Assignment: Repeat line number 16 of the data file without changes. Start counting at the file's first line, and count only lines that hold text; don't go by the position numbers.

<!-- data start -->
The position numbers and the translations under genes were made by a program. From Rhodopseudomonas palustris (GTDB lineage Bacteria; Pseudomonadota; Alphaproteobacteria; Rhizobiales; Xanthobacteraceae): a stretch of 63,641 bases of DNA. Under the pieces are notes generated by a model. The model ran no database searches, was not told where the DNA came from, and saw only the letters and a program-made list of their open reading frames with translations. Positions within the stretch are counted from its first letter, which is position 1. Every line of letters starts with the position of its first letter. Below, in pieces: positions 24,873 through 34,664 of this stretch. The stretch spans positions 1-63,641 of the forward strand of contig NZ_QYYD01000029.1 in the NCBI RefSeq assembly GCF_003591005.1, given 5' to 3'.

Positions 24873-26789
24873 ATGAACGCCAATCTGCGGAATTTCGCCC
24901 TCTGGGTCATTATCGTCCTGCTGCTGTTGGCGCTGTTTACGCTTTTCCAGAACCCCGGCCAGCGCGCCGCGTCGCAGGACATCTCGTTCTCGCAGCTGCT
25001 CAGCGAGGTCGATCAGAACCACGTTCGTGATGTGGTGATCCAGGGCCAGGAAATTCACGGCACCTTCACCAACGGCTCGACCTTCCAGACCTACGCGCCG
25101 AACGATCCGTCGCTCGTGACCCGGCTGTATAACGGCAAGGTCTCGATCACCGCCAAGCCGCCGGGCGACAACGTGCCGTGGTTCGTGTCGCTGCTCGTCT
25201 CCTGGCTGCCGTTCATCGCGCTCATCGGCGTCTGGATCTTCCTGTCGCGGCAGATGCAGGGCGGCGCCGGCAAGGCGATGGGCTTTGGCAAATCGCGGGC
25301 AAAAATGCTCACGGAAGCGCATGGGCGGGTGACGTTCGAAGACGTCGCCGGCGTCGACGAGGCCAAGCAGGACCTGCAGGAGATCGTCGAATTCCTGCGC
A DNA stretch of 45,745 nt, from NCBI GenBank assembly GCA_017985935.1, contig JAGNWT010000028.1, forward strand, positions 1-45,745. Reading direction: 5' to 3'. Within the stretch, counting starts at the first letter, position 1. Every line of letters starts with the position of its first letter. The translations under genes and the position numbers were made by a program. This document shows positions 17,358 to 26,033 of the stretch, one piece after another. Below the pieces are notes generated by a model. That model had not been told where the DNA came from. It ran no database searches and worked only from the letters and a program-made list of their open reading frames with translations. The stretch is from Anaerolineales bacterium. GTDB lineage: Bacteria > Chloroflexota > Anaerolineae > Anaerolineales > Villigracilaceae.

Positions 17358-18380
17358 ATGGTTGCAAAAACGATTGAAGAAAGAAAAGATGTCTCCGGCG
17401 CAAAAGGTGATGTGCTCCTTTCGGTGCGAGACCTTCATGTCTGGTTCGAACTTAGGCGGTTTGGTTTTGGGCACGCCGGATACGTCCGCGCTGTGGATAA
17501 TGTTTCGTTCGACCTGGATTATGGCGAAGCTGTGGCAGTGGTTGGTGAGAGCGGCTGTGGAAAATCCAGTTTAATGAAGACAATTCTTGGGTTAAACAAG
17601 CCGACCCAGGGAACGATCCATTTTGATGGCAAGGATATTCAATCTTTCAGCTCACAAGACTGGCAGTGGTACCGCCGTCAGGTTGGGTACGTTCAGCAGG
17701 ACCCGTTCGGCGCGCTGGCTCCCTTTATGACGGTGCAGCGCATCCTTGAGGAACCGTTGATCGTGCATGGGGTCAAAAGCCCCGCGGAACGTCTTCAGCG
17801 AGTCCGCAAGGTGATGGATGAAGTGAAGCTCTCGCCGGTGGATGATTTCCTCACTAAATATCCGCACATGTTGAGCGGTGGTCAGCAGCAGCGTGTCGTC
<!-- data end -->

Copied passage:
17801 AGTCCGCAAGGTGATGGATGAAGTGAAGCTCTCGCCGGTGGATGATTTCCTCACTAAATATCCGCACATGTTGAGCGGTGGTCAGCAGCAGCGTGTCGTC